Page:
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Master remote collaboration

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THE ART
OF STAYING PRODUCTIVE
EVEN ACROSS DISTANCE

Publicada em: Negócios
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Master remote collaboration

  1. 1. THE ART OF STAYING PRODUCTIVE EVEN ACROSS DISTANCE SIMPLE TECHNIQUES TO MASTER REMOTE COLLABORATION Brought to you by
  2. 2. Do you like this book? Share it! In the past several years, virtual teams have become a key trend in business. More and more companies prefer to work with their project teams spread across multiple near or far locations. Despite the obvious perks, like saving time on daily commute and being able to work from any chosen place and time, remote collaboration brings up several organizational issues like how to stay in control and sync with your team. Introduction 2 Why would this e-book be helpful? • It will give you a snapshot of the trend, with facts and figures about remote collaboration • It will provide an in-depth look at the main threats and dangers of working across the distance • And, most importantly, it will arm you with practical and easy-to- implement techniques to overcome all the possible difficulties along the way. So, buckle up and enjoy the ride! “Almost all teams are virtual today. It may have been a very long time since you completed a project where everyone worked face-to-face through the whole thing. It takes a thoughtful combination of people, technology, and process to gain the value of virtual work. This short ebook is a great start with real world examples.” Terri Griffith, Professor of Management, author of The Plugged-In Manager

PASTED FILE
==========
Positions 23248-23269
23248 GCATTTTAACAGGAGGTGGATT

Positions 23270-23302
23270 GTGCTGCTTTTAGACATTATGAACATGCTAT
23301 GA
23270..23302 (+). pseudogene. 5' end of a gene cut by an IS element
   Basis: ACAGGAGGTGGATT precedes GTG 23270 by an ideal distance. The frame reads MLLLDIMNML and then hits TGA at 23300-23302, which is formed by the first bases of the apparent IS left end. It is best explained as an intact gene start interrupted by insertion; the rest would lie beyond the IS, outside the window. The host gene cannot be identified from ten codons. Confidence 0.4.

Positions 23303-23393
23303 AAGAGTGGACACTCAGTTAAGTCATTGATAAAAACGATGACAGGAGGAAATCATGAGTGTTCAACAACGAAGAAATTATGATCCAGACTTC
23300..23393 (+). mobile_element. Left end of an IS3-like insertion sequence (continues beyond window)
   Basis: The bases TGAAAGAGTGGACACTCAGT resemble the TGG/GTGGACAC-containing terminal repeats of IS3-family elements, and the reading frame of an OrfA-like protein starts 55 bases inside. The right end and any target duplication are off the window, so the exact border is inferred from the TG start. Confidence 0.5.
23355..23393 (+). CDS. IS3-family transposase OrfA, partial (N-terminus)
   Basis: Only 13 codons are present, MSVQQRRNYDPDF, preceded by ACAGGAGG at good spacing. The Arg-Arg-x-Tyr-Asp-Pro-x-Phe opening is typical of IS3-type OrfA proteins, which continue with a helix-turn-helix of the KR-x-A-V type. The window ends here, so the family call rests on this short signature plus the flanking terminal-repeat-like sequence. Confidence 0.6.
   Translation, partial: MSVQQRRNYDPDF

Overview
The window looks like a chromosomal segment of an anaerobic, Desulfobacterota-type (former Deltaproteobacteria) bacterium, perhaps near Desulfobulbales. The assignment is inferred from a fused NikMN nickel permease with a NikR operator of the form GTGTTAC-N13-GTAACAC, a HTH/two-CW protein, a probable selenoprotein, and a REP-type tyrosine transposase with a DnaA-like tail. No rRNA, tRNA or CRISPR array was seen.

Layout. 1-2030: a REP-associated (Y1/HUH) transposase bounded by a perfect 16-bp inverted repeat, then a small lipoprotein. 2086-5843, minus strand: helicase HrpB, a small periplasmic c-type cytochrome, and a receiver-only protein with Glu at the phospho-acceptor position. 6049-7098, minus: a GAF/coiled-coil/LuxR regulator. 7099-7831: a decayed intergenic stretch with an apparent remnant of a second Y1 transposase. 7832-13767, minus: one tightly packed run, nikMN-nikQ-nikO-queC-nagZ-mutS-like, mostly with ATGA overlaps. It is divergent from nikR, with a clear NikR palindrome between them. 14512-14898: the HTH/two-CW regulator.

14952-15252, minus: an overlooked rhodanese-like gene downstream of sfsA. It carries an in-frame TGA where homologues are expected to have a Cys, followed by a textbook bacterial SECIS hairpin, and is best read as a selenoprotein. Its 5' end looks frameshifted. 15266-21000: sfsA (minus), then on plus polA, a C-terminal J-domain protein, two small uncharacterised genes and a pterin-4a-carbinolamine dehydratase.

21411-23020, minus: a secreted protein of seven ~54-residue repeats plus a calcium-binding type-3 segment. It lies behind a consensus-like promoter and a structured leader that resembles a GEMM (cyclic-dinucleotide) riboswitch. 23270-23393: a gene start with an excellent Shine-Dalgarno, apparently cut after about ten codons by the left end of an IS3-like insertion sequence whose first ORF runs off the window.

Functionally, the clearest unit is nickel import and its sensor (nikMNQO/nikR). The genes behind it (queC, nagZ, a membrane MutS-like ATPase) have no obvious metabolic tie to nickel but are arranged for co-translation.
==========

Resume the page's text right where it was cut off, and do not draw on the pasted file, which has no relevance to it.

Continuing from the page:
3. 3. CHAPTER 1 The truth behind remote collaboration: Facts and Stats
  4. 4. Do you like this book? Share it! Chapter 1. The truth behind remote collaboration: Survey findings One night several members of our team shared the same dream. They saw empty offices and dusty water coolers, people in cozy pants and people chilling in hammocks during prime working hours. These focused but smiling people all over the globe had one thing in common. They were working remotely. And they rocked it. Excited and intrigued, our team members woke up and decided to run an independent survey to see where things currently really stand with remote work. This survey revealed some fascinating points, and we just couldn’t keep them to ourselves. To make sure we truly got the big picture, we ran the survey with 1,000+ international respondents representing organizations of all sizes, from small startups to Fortune 500 corporations. 4